• Breaks have to work for the person who is cared for to be effective. That might be about doing something they really enjoy. It can also be about support services having the right training and confidence so the carer is not constantly called.
  • Wider family can be key in offering breaks, but there are limits. They may not always be available, or may not have the skills or knowledge. They may also benefit from training, advice or back-up arrangements.
  • Some carers are happy to arrange breaks themselves, others want help with this, because it is too difficult, it’s another task, or they are too tired, for example.
  • Technology can be a great enabler, giving peace of mind and more independence. But for most carers, hands-on care cannot yet be replaced and technology in itself does not constitute a break. ‘It’s not a break if you are constantly in touch with the person you look after.’

Practice examples

  • Argenti Care Technology in Hampshire
    Providers: Hampshire County Council and PA Consulting Open

    Hampshire County Council and the PA Consulting Group-led Argenti Telehealthcare Partnership have developed a telecare service for carers and those that they care for. Telecare services include environmental monitoring devices for the person‘s home (e.g. to identify gas leaks or fires), devices to detect whether the person has fallen or is experiencing an epileptic fit, and other communication aids to help carers keep in touch easily with the person they care for, either directly or via a monitoring centre. These devices can offer reassurance to families and offer peace of mind if an emergency were to arise.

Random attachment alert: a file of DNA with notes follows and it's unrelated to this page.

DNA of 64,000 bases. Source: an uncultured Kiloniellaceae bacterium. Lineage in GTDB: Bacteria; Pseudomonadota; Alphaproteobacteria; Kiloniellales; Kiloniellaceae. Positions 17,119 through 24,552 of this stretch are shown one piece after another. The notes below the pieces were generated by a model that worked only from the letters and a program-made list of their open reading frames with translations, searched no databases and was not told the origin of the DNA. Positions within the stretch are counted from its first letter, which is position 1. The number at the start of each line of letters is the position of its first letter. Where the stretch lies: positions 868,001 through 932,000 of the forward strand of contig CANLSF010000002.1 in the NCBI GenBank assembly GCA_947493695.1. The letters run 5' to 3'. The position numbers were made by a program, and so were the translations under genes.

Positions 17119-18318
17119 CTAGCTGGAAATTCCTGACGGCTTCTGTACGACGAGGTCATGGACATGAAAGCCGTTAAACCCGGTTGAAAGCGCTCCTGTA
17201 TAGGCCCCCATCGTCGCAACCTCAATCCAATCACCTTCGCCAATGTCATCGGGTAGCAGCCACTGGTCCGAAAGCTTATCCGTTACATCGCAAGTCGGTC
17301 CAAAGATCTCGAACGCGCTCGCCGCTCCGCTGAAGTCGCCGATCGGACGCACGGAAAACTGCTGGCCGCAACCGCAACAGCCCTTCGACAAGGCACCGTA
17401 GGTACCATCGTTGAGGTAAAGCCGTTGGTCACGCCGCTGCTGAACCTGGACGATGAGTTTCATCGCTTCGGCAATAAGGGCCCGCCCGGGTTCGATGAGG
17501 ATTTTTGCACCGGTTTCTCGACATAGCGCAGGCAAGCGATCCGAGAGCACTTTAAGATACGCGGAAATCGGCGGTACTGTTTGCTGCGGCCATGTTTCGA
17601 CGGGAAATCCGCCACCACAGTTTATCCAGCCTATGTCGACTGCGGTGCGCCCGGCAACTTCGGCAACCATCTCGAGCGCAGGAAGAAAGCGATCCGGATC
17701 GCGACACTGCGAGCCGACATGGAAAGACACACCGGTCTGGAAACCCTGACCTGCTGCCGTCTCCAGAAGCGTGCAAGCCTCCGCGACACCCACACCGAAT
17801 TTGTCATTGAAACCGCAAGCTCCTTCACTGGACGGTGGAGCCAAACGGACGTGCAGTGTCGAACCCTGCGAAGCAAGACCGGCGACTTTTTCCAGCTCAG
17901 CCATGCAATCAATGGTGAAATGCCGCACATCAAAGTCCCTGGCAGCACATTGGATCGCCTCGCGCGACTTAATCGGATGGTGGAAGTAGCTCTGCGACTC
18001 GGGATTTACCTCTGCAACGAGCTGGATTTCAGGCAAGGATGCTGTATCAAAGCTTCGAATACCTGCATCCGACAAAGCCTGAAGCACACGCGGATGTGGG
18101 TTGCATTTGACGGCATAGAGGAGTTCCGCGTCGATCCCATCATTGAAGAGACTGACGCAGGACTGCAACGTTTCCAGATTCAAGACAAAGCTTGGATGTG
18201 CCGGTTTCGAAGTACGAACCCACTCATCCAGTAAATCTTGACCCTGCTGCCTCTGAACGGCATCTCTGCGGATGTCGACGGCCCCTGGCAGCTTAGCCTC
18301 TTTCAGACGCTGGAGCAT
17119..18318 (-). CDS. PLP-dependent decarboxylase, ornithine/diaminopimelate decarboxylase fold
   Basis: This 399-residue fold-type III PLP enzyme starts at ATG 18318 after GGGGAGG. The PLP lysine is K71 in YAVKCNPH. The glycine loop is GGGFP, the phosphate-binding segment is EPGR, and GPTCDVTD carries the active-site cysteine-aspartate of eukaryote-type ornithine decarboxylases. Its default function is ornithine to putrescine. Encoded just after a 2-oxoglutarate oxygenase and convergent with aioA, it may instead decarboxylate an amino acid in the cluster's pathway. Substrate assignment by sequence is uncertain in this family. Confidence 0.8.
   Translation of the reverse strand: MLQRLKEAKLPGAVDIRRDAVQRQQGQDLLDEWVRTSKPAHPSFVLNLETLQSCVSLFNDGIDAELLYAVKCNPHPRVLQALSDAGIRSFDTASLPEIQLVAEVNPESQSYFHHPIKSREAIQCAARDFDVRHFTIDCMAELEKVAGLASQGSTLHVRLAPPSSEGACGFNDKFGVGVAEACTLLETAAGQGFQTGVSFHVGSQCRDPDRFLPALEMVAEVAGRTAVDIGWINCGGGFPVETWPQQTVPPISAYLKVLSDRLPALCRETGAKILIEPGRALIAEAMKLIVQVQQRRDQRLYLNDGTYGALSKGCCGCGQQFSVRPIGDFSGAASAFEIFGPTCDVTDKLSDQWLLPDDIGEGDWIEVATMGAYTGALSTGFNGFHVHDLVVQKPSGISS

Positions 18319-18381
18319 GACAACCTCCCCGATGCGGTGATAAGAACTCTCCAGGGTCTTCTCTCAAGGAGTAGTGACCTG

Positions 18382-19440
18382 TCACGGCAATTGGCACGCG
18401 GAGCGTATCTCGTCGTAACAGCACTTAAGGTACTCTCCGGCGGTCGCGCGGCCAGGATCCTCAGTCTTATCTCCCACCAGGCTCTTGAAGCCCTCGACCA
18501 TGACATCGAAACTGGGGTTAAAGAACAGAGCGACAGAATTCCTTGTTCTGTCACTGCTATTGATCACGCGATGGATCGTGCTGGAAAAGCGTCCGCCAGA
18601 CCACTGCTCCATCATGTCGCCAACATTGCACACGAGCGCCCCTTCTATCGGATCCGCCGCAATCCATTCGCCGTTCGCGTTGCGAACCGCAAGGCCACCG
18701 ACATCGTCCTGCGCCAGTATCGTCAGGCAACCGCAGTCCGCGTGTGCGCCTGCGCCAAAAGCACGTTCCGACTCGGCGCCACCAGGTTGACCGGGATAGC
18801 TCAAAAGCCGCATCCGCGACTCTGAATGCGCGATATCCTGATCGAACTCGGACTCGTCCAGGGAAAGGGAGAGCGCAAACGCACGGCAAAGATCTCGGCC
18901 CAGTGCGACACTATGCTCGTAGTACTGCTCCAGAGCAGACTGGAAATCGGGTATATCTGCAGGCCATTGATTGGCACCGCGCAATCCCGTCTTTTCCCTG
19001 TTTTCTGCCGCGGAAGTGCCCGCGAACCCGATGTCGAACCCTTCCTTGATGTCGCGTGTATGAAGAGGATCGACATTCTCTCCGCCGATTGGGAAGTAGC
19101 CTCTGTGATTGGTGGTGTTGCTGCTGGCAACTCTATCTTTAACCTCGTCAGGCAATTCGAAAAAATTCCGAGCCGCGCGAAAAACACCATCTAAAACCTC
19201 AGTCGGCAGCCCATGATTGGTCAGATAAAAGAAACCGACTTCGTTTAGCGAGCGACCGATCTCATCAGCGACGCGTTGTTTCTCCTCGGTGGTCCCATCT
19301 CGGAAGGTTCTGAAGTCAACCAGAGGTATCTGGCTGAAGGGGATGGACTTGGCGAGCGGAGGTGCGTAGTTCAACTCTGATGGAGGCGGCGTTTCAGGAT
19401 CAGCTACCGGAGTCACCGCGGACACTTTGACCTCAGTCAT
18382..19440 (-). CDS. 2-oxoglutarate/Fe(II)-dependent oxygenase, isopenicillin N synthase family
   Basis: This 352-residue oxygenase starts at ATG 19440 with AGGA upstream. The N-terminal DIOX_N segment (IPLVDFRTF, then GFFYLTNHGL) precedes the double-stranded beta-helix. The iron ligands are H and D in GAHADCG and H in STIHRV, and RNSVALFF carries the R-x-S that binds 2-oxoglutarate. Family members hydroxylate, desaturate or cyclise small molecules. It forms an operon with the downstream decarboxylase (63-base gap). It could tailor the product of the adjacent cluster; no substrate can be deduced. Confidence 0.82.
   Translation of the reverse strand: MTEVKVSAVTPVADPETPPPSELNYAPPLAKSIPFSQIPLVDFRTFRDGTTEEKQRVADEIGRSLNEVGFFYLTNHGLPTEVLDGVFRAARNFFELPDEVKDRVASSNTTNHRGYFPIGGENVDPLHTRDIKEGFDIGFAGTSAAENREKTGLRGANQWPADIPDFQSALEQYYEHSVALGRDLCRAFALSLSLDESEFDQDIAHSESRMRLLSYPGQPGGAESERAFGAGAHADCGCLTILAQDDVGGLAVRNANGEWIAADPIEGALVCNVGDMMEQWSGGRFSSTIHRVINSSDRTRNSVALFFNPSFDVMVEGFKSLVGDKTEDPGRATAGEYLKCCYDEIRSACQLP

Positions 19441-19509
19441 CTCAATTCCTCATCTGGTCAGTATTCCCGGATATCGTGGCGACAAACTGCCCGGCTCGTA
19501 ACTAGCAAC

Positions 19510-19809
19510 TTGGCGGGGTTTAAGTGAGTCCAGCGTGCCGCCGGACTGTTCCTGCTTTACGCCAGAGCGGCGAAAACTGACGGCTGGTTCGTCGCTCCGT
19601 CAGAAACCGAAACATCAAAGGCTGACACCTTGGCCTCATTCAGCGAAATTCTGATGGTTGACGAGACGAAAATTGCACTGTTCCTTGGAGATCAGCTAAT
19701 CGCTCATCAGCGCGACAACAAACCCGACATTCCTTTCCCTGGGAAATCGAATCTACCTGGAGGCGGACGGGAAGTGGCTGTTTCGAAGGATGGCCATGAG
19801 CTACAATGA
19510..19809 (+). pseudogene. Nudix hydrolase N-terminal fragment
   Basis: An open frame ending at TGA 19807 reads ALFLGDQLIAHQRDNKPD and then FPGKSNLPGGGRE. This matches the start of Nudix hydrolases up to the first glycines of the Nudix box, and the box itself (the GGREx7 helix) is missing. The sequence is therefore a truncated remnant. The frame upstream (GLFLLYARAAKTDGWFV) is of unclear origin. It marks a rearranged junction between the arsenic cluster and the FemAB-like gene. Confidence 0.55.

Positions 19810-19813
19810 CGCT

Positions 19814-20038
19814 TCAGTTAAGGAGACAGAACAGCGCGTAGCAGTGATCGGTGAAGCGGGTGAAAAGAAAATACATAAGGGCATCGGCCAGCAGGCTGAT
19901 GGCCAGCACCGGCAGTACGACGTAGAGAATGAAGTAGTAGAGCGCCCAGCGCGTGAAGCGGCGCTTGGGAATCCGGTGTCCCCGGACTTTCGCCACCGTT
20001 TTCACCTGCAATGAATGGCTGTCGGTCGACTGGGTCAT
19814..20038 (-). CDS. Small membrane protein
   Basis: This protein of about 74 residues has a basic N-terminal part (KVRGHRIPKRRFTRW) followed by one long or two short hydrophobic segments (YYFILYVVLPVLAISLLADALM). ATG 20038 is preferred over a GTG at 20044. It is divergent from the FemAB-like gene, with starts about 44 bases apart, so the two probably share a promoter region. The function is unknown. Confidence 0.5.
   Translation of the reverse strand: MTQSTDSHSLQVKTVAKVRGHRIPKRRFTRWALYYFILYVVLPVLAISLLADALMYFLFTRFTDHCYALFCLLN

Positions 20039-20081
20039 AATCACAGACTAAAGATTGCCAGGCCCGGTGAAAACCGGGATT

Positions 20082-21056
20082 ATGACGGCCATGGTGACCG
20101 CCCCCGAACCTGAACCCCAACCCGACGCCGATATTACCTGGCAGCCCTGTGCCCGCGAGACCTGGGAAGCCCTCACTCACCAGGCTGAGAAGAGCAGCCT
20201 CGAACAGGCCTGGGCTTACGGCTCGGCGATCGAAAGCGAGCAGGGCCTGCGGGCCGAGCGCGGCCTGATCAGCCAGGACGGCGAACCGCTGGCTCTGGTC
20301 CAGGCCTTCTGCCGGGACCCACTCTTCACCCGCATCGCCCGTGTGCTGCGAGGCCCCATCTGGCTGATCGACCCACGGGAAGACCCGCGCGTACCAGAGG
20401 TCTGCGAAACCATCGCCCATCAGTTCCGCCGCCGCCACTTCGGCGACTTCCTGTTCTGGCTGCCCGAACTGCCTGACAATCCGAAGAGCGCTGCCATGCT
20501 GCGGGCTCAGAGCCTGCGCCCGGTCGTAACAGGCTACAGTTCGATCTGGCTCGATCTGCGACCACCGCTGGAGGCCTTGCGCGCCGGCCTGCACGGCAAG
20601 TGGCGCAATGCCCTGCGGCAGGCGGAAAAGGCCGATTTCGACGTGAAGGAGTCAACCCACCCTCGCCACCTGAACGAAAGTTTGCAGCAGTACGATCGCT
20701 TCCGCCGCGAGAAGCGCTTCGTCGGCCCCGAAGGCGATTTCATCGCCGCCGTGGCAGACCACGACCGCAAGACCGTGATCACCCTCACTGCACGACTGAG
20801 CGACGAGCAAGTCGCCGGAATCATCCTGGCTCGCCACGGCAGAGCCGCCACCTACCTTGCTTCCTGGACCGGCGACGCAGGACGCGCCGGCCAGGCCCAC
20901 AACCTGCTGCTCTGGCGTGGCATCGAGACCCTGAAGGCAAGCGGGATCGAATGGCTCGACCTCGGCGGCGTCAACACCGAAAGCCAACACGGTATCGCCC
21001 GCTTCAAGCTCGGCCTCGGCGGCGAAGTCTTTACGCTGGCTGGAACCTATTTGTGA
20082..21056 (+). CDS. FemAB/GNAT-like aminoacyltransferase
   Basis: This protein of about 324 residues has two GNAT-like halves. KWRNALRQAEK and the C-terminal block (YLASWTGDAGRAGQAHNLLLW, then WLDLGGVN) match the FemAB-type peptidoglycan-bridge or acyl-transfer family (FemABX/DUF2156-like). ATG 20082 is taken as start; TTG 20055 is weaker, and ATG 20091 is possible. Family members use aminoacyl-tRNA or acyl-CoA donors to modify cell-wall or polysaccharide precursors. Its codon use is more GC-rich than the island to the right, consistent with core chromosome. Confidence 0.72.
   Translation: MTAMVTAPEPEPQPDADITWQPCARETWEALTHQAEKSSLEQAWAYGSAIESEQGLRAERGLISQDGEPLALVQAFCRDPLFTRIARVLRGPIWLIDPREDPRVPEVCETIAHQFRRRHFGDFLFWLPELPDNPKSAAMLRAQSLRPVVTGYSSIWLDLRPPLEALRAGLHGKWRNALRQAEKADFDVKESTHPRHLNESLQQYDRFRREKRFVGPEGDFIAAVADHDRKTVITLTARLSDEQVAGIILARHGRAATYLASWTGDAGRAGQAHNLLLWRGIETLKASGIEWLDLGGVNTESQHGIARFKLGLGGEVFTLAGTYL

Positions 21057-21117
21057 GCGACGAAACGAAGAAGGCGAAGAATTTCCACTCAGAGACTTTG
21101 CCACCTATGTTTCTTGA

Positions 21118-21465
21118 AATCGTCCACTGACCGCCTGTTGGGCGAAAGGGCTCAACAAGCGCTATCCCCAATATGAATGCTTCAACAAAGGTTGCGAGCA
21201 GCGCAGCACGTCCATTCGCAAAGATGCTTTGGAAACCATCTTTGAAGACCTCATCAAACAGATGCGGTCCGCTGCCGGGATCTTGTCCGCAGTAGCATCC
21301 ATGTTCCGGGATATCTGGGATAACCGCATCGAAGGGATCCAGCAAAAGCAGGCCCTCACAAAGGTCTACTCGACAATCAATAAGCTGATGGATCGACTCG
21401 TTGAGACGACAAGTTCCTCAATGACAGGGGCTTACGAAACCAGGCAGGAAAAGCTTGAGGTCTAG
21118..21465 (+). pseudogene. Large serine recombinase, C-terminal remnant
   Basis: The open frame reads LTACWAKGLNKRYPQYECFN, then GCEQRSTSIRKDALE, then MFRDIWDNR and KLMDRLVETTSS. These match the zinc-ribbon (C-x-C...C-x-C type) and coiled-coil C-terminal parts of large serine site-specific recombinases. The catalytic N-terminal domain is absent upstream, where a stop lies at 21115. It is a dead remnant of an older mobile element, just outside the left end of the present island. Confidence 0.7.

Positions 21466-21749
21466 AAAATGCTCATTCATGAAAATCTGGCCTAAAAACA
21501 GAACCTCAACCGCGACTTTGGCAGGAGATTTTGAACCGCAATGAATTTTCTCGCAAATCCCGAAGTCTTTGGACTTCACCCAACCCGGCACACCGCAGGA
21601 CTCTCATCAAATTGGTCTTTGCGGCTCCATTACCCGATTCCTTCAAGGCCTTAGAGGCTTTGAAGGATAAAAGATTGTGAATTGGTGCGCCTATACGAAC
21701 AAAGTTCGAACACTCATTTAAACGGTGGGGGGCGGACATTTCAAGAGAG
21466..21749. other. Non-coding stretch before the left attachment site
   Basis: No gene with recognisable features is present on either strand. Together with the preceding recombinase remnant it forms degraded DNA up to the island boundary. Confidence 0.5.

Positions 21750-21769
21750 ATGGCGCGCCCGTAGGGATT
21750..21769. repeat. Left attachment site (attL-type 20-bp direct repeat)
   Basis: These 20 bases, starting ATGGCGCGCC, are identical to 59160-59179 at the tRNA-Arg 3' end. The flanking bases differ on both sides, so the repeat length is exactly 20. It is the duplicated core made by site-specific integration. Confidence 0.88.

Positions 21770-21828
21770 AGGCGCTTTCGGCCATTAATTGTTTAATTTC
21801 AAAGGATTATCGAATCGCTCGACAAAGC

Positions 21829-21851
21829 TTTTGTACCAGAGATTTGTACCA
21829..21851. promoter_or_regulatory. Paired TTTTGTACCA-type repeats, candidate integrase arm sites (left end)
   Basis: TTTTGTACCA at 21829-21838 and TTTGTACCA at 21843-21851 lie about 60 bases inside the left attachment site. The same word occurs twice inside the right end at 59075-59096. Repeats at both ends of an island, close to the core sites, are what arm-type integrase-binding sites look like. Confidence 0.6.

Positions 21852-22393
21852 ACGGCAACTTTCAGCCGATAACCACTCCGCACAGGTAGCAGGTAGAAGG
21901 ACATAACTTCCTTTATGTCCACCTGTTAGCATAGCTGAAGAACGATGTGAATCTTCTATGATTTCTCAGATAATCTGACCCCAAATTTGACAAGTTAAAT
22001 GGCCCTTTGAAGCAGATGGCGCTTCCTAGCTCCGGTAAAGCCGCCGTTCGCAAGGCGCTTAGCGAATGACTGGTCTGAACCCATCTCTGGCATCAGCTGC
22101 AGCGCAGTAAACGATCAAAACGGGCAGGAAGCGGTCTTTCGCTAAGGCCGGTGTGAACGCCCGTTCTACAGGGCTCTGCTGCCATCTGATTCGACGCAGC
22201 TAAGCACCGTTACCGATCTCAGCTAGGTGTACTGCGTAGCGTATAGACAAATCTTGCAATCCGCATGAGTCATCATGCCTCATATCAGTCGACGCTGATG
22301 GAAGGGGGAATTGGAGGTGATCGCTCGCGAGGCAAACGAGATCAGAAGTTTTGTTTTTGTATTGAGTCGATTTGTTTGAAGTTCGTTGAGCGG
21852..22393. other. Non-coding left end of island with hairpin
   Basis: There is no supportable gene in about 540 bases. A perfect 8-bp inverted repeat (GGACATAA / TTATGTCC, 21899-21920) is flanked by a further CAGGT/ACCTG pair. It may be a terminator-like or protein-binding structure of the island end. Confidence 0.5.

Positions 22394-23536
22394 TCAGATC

Many carers in Hampshire struggle to get ‘Take a break’ services because of a lack of supply of appropriate services. Some rural areas have no coverage. Carers who cannot source these services can receive a care technology installation to help them manage. This may include, for example, sensors that alert via a mobile pager so that they can sleep or go out for short periods and be alerted if needed. Argenti receives and supports two or three new carers each month in this way in Hampshire.

    Early diagnosis of dementia in Hampshire leads to a referral for care technology through Dementia Advisors. Argenti installs care technology as early as possible to encourage use and delay needs escalating to keep people as independent as possible. Over the last three years, 1,904 referrals for the service have been made, of which 1,174 were made partly to reduce carer stress to keep the person at home. There are currently 1,282 live connections.

    Eighty-four per cent of carers report working less, and 60 per cent are more able to pursue their own interests and socialise because of their relative or friend’s telecare.

    Argenti also offers all private pay customers access to the Carers UK portal as an additional service to support them in their caring role.

    Argenti and Hampshire County Council ran a project trailing the use of Alexa (voice controlled service) for 50 eligible people in 2018. The project indicates significant impact on feelings of independence, isolation and connectedness; and reduction in carer breakdown risk.

    Two participants saw a direct reduction in costs of care at a total value of £5k p.a.

    Website Argenti Care Technology: Improving adult social care while reducing costs

    Contact Steve Taylor, PA Consulting

    See: National evidence base: What do carers want? and providing breaks

Diversity

National evidence shows that some needs groups or communities are not getting the breaks they need and may need specific attention to ensure breaks are available that are relevant and work for them. Examples include the following:

  • The uptake of respite services by carers of people with dementia is relatively low. Getting the offer right can help maintain the caring relationship and potentially delay admission to long-term care.